Wrongful death occurs when the intentional or unintentional acts or negligence of one party results in the death of another. Wrongful death can occur in a variety of circumstances including motor vehicle accidents, medical malpractice, unsafe premises accidents, workplace accidents, and more. In the United States, medical malpractice is one of the leading causes of wrongful death- second only to motor vehicle accidents. According to a study that was published in the Journal of Patient Safety in September 2013, medical malpractice results in more than 210,000 deaths in the United States Each year.
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The Financial Impact of Medical Malpractice Resulting in Death in Illinois
Medical malpractice costs US hospitals billions of dollars annually. Unfortunately, the state of Illinois is not exempt from the financial impact of medical malpractice. Throughout the past decade, Illinois public hospitals paid more than $180 million for medical errors that resulted in patient deaths. According to an investigation by the Better Government Association, the majority of these payouts, more than $150 million, were due to medical malpractice fatalities that occurred at Cook County hospitals and the University of Illinois Hospital in Chicago. Illinois- based VA (Veterans Affairs) hospitals paid a hefty sum over the last decade as well, with all five paying out approximately $19.3 million.
The amount of payouts completed is only part of the story, however. Only a fraction of medical errors are even challenged in court. Not only are some cases never pursued by family members of the victims, but many Chicago personal injury lawyers state that they prefer to only take cases that they are confident they can win. A study published in 2013 revealed that the number of preventable deaths in America that are due to medical malpractice could be as high as 440,000 annually, which would make medical malpractice the third leading cause of death in the nation and would account for approximately one-sixth of all deaths that occur in the United States every year.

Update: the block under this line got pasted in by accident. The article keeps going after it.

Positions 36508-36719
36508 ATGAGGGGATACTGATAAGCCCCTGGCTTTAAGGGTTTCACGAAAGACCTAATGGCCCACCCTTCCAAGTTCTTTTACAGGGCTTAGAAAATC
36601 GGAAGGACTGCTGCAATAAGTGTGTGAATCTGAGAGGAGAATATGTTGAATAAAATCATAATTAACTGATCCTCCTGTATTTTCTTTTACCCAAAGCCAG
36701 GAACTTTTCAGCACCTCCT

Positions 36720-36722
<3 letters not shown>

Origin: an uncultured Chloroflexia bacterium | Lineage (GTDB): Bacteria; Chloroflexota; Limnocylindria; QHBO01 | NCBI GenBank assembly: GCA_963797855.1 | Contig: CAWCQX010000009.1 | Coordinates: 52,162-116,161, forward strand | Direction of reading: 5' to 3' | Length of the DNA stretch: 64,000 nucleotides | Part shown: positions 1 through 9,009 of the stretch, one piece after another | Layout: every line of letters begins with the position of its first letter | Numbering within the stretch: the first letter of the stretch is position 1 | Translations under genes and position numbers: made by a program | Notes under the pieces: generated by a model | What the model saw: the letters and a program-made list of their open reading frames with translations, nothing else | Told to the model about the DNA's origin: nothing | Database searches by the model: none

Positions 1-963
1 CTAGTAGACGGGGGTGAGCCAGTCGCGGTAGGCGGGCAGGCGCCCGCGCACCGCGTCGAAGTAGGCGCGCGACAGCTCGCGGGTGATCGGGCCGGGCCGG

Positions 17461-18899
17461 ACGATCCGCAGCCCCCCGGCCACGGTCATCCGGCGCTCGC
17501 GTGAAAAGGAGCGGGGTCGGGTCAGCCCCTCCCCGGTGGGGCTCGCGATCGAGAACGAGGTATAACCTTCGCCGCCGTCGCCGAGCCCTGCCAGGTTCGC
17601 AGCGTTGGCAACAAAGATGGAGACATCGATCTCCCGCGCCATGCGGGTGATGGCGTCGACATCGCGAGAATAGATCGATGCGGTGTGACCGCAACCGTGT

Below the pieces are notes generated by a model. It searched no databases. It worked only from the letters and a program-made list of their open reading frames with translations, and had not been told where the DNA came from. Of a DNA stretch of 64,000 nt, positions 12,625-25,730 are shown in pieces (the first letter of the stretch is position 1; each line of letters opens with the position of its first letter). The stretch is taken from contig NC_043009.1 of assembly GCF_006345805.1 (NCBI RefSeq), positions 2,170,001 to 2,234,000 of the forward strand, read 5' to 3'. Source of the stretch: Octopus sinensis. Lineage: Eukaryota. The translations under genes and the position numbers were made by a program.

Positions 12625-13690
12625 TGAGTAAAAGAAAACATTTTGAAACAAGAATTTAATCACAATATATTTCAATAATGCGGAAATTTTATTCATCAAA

What Are Common Acts of Medical Malpractice that Can Result in Wrongful Death?
Medical malpractice occurs when a doctor, nurse, or other health care provider fails to provide the same standard of care that a reasonable health care provider would have provided under the same circumstances. In the United States, approximately one in five medical errors or acts of medical negligence result in serious consequences or wrongful death. Examples of medical malpractice that could result in death include:
- Medication Errors
- Failure to Properly Diagnose
- Unreasonably Delaying Treatment
- Improper Treatment/ Procedures
- Anesthesia Errors
- Surgical Errors
- Use of Experimental Drugs, Products or Procedures
What Can Illinois Residents Do When Medical Malpractice Results in Death?
According to the Illinois Wrongful Death Act, surviving spouses and children of the deceased can bring legal action against the person, corporation or entity that is liable for the death. Under the law, family members are eligible to receive monetary compensation for damages incurred because of malpractice. Survivors are successful with a wrongful death lawsuit can be awarded substantial sums of money- sometimes millions of dollars. Damages that can be recovered include:
- Lost Wages
- Medical Expenses
- Funeral and Burial Costs
- Grief and Suffering
- Loss of Companionship
- Punitive Damages
In order for the surviving family of a victim to establish a successful claim under the Illinois Wrongful Death Act, evidence must prove:
- That the responsible party had a legal obligation to the victim to act in a certain way.
- That the responsible party failed to act in accordance with that obligation, and
- That the responsible party’s breach of duty to the victim caused the plaintiff to suffer punitive damages.
Evidence that is helpful in proving liability includes such things as medical records and reports, testimony from expert witnesses, and declarations from witnesses who saw or heard incidents surrounding the death or cause of death. Additionally, the state of Illinois requires that sworn testimony be submitted by another health care provider stating that the responsible party violated the standard of care. Unlike criminal cases, where the burden of proof must be established beyond a reasonable doubt, with wrongful death cases it simply has to be proven that the acts of the responsible party were more likely than not to have caused the death.
In many cases, an experienced personal injury lawyer can negotiate with malpractice insurance companies, health care facilities and other entities to obtain a satisfactory settlement without ever going to court. Most wrongful death cases are resolved without ever entering a courtroom because the defendant wants to avoid publicity and the plaintiff doesn’t want to go through the stress a trial would bring. When a pre-trial settlement cannot be reached, however, wrongful death lawsuits must be filed and go before a judge or jury. Depending upon the complexity of the case, it may take anywhere from months to years for the claim to become resolved.